The road less travelled: exploring the nexus of macro-prudential and monetary policy

Speech by Gertrude Tumpel-Gugerell, Member of the Executive Board of the ECB
at the conference “Learning from the financial crisis: financial stability, macroeconomic policy and international institutions”
Rome, 12 November 2009

Introduction

Ladies and gentlemen, dear colleagues,

I am delighted to be here today in this beautiful venue of the Einaudi Institute for Economics and Finance participating in an outstanding conference aimed at drawing lessons from the financial crisis. Being in Rome, one can witness numerous signs of the ability of ancient Romans to be skilled architects and builders. The Romans were particularly adept in constructing and maintaining roads – the viae romanae. The Roman roads played a pivotal role in maintaining the stability of the empire, ensuring communication and fostering its expansion. However, the other side of the coin was that their effectiveness was such that in the last period of the empire, they made it easier for their enemies to move quickly to the Roman territory. Similarly, the linkages among intermediaries in our financial system foster the efficiency and the stability of the system in normal times. However, in times of tensions, they can also contribute to the fast spreading of problems. In my remarks today I will talk about roads or linkages in the financial system, but also about the new roads of policy-making on which we are embarking and the challenges lying ahead on these less explored paths.

It has now been more than two years since the financial crisis started in August 2007. During this period, the actions taken by policy-makers have been mainly aimed at preventing a meltdown in the financial sector and at containing pernicious spillovers to the real economy. Recent indicators point to a stabilisation or a slight pick-up of economic activity in several major economies, suggesting that the most acute phase of the crisis might be behind us. Thus, it seems to be the right time to review what went wrong, to take stock of the lessons learned and to propose ways to reduce the likelihood of similar events occurring in the future.

In my remarks today, I will argue that the crisis has shown us that policy-making is faced with new challenges and needs to take some new, less explored paths. We need to develop and put to work new tools aimed at mitigating the threats to the safety and stability of the financial system, while preserving the efficiency arising from technological advances. In this context, the knowledge of the linkages between monetary policy and financial stability is of particular importance. At the same time, we need to understand thoroughly how macro-prudential regulation and supervision interact with monetary policy. In particular, we need to understand how systemic risk and policies put in place to mitigate it may affect the transmission of monetary policy.

I will first recall the market and policy failures brought to the surface by the crisis and argue that we need to address the fundamental causes of these failures. I will then describe what we know about the interaction between prudential regulation and supervision and monetary policy. At the same time, I will emphasise those mechanisms that are still less known. Finally, I will suggest a way to proceed and to explore the new road lying ahead.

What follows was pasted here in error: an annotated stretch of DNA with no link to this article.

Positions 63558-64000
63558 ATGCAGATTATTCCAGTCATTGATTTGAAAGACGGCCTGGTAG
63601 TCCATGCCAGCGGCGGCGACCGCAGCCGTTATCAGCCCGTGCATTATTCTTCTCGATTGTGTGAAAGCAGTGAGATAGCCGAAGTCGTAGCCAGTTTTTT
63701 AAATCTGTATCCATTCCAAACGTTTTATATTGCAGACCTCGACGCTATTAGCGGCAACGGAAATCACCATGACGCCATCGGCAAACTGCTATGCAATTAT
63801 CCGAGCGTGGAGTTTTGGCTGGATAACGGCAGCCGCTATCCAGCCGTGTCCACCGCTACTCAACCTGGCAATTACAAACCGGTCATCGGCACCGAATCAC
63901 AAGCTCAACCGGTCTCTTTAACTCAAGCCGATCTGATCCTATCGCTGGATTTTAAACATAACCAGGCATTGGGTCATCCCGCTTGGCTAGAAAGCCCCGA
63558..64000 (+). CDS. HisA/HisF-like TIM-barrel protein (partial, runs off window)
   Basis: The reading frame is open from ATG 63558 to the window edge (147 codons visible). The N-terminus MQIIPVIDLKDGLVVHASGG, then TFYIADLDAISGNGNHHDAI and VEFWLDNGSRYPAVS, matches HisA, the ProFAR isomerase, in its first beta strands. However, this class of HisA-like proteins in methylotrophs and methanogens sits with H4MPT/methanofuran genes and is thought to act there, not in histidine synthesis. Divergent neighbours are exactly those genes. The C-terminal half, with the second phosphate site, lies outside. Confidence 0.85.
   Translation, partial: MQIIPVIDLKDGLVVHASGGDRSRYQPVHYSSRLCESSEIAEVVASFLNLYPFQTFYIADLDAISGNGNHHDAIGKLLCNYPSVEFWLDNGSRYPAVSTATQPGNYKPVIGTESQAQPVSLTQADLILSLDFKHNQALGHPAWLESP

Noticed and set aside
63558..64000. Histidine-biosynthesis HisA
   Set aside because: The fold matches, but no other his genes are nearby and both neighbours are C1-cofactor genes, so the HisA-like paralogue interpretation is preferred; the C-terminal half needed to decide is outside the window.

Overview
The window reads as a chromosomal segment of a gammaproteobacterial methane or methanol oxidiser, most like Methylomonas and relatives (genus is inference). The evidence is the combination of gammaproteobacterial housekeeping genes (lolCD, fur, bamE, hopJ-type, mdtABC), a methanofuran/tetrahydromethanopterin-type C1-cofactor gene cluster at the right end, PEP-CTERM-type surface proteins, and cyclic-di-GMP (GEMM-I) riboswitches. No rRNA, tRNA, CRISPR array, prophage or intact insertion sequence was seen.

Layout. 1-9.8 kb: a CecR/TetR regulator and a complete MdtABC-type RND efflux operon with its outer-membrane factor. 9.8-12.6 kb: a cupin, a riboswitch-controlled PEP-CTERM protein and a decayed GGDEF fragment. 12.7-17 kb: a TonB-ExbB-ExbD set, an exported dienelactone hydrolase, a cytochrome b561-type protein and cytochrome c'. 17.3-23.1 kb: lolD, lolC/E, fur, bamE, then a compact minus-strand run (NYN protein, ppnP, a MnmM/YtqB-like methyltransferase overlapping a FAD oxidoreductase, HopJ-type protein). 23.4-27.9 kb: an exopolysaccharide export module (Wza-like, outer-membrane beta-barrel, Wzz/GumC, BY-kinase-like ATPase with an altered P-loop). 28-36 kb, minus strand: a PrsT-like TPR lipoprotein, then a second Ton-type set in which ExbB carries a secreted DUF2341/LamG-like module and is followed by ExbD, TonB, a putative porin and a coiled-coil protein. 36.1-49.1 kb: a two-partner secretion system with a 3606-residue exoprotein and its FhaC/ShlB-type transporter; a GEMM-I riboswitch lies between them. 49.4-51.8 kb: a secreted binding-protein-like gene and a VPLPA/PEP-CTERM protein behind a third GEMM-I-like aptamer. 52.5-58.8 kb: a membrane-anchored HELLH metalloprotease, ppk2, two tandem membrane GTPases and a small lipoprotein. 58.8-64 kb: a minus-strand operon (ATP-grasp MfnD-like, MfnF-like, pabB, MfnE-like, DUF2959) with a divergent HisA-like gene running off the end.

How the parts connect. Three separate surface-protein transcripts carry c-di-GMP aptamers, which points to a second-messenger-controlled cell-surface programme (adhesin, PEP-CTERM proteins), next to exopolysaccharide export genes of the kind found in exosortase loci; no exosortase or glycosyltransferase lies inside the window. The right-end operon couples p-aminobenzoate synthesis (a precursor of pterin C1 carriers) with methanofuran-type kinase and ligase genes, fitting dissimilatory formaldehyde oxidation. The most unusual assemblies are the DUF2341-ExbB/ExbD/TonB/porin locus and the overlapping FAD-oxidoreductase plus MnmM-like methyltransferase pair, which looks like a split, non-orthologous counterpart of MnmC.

Lessons we have learned from the crisis

Before taking a new path, it is good to know exactly where we are and how we got there. So in order to define more clearly our possible upcoming tasks and challenges, let me first start by recalling briefly the sources and the amplification mechanisms of the recent financial crisis.

Ultimately the crisis was a combination of the accumulation of major imbalances in the years running up to the crisis with the incentives provided by the existing regulatory framework. Low inflation, low interest rates and abundant liquidity prior to the crisis were conducive to an excessive accumulation of risk. Banks and other investors had increased their appetite for risk and engaged in a “search for yield” supported by the exponential growth of complex and opaque financial products. The excessive risk-taking was also encouraged by the inadequate corporate governance of financial intermediaries and by regulations that did not keep up with the technological advances, also due to the emergence of a shadow banking system which was largely unregulated. When the crisis was triggered by the drop in the value of certain structured products, it quickly spread through interbank linkages, transforming it into a system-wide financial and economic crisis.

In my view, the general lessons learnt from this experience are the following:

First, the financial crisis has reminded us how important it is to look at the links and connections of the financial system. We saw that major disruptions such as the failure or near-failure of certain institutions rapidly spilled over to the whole financial system. Therefore, the systemic nature of individual institution’s risk-taking has been largely underestimated. The consequences of this must be that macro-prudential regulation and supervision are improved and extended. Systemic risk is, generally, outside the control of each individual institution. But, with a macro-prudential framework subjecting all systemically important institutions to a stricter prudential framework, which may include capital or liquidity surcharges, these institutions can contribute to an increase in the resilience of the system as a whole.

Second, the impact of systemic risk depends very much on the collective behaviour of financial institutions and their interconnectedness, as well as on the interaction between financial markets and the macroeconomy. Systemic stability is a public good. The recognition of this public good property underpins the recent emphasis on a macro-prudential approach to regulation and supervision. For this, we need to establish an effective framework for macro-prudential analysis aimed at containing systemic risk.